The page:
The Bristol proved the following to be true once again: chances are if there is bone marrow on a given restaurant's menu that it will soon make an appearance at my dining table. It was one of the specials offered that evening -- roasted bone marrow with shallot jam, parsley salad, and sea salt. The marrow bones were cut and served lengthwise -- certainly a striking presentation for those who are not totally immersed in offal and the like. I didn't mind one bit -- I was the first one scooping away at the marrow!

I spread a good chunk of marrow onto the toasted crostini, topping it with a generous dollop of shallot marmalade (some seriously wonderful stuff) and leaves of parsley. The bone marrow was just divine -- the shallot marmalade is the ideal solution for those who are averse to raw allium genus vegetables like shallots and onions. You still get the desired flavor effect of the shallot without the pungent and biting raw juiciness from its bulb flesh. Definitely need to find a recipe for the marmalade! However, the course would have been that much better if the crostini was a little looser in its toastedness (it seemed harder than the texture of crouton cubes), allowing for the bites into it to give a little bit. More crostini would have also made this an even more winning dish, especially for a ratio eater like myself.

I had the raviolo with ricotta, egg yolk, and brown butter as my main course. While overall this was pretty good, I was hoping for a more "melty" raviolo -- the kind where the pasta shell melts right into the creamy ricotta/egg yolk/brown butter interior. I found the pasta to be on the thicker side, and overall, the dish arrived just barely warmed, as if it had been sitting out waiting. The ricotta had an okay consistency (thick and crumble), though I would have preferred a creamier mesh with the runny egg yolk and brown butter.

Marcus had the linguine with clams, andouille, olive oil, and chile. This was really, really good -- a lovely combination of clams, spicy sausage, flavorful olive oil, and punchy chiles. Marcus had a diminished appetite as a result of his medication (boo!), but that meant I had the leftovers for breakfast the next morning -- still delicious even then!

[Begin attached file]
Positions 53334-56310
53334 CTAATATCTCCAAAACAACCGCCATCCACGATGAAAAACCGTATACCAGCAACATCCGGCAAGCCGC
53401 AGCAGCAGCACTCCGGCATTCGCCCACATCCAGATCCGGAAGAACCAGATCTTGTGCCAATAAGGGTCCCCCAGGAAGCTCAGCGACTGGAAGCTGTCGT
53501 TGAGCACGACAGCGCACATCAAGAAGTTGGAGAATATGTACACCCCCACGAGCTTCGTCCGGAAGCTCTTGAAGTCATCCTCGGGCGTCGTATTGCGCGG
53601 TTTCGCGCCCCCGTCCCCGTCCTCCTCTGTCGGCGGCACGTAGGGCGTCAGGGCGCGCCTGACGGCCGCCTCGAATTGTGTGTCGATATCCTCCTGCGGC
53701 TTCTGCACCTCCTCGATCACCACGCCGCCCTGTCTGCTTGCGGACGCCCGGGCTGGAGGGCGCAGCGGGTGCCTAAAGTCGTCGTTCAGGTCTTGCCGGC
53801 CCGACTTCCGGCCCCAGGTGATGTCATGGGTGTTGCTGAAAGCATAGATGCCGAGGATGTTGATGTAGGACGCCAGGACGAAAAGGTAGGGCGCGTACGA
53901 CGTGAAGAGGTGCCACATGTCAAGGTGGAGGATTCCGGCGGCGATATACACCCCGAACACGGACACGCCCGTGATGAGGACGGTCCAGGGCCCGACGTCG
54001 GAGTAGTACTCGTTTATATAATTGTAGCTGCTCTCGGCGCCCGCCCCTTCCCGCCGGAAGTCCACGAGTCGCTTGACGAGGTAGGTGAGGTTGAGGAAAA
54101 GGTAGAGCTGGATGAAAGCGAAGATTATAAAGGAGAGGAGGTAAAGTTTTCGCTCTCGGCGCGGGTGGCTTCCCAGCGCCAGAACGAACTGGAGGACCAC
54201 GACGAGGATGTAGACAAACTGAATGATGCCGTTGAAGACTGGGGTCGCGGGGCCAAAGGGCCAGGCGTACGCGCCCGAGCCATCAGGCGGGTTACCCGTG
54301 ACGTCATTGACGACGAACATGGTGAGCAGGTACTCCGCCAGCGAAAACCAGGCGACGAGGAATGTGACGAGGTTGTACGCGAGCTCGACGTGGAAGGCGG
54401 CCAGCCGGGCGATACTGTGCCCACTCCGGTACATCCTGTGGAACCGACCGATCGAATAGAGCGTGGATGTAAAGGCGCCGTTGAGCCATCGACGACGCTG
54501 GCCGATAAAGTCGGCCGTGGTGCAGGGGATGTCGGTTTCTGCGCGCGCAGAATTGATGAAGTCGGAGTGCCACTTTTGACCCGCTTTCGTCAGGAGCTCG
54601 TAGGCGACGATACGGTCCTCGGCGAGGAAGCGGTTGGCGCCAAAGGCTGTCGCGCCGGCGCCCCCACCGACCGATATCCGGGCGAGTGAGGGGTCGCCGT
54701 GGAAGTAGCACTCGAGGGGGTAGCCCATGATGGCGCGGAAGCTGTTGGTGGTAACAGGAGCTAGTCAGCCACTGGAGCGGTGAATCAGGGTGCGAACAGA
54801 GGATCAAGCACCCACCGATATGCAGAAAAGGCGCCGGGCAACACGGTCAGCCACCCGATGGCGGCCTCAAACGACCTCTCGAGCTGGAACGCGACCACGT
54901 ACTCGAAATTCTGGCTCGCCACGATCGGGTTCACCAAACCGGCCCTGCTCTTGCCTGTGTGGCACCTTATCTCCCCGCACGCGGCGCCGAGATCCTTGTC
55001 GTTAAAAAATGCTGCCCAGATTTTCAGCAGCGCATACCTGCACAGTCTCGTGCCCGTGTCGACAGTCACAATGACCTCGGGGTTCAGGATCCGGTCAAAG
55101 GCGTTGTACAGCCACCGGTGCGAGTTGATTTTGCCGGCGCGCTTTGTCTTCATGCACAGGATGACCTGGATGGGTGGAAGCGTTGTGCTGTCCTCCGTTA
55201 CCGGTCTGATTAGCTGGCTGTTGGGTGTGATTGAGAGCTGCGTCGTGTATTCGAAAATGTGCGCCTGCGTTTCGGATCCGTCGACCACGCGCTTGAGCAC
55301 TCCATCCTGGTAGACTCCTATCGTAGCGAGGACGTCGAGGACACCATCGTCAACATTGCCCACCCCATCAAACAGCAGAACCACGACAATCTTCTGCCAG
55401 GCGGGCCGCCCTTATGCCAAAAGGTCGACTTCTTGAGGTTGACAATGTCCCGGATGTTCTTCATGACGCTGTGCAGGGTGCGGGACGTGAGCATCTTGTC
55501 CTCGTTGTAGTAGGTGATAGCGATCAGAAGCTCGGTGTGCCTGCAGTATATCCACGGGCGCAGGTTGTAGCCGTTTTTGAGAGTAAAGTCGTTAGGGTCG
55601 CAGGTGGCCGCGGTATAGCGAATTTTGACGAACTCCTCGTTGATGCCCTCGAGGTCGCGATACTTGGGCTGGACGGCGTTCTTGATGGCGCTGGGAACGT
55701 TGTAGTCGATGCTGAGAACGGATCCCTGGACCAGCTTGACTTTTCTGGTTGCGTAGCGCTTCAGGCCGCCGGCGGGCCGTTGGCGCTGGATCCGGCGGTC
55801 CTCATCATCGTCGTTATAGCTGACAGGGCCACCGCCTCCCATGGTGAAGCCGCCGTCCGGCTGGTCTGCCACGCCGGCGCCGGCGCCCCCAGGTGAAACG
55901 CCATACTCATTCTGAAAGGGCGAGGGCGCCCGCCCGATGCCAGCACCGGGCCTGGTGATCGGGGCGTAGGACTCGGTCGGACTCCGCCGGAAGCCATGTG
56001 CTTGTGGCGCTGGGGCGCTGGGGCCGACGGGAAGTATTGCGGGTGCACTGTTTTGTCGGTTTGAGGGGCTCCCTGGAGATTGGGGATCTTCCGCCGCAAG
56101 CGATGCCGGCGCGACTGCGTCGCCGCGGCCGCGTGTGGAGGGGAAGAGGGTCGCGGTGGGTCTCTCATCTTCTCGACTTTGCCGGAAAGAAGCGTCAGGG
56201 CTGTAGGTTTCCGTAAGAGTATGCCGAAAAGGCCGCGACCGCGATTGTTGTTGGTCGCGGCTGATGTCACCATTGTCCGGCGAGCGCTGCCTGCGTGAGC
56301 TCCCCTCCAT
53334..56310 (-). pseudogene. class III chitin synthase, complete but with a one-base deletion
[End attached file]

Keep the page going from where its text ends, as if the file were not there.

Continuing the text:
Andrew went with the roasted half chicken with dill spaetzel and crunchy salad, a classic/signature dish at The Bristol. While I didn't steal a bite (now wishing that I had!), he reported that it was a really well-roasted chicken and very tasty. So if you're not feeling too adventurous at The Bristol, this is up any omnivore's alley!

For dessert, Marcus and I ordered chocolate sabayon with nutterbutters. It pretty much a mandatory thing for Marcus as it came with nutterbutters. Taste-wise, the homemade nutterbutters were delicious, but texture-wise, it was kinda hard. The chocolate sabayon was also heavier than I expected -- it was more like a pudding than a sabayon, which is supposed to be a light, foamy custard-like dessert. This wasn't necessarily a bad thing, but I was certainly expecting something lighter than was served.

Andrew opted for the cheesecake with figs and honey. It was pretty good, but the element of this dessert that was calling my name were the figs. However, the cheesecake was a different story. Just like how I felt with the ricotta in my raviolo, I felt like this cheesecake wasn't very fluffy or creamy.

Findings: Overall, The Bristol was fun, especially with its interior design and communal-driven snacks/starters. The atmosphere is certainly energetic, and the menu provides some interesting nomming navigation. Must orders have to be the duck fat fries (need I say more?!), the crispy flatbread (who can say no to bacon lardons?!), the bone marrow (yay for shallot marmalade), the roasted half-chicken, and that linguine if it's on the menu that day! I would deem this spot more appropriate for catching up with friends over drinks and snacks. The main courses and dessert can be hit or miss, especially from what we observed, so just tread carefully.

Price point: $7 for each snack, $12-13 for each starter, $12-14 for each pasta, $20 for the main, $8 for each dessert.

--May 18, 2012

The Bristol
2152 North Damen Avenue
Chicago, IL 60647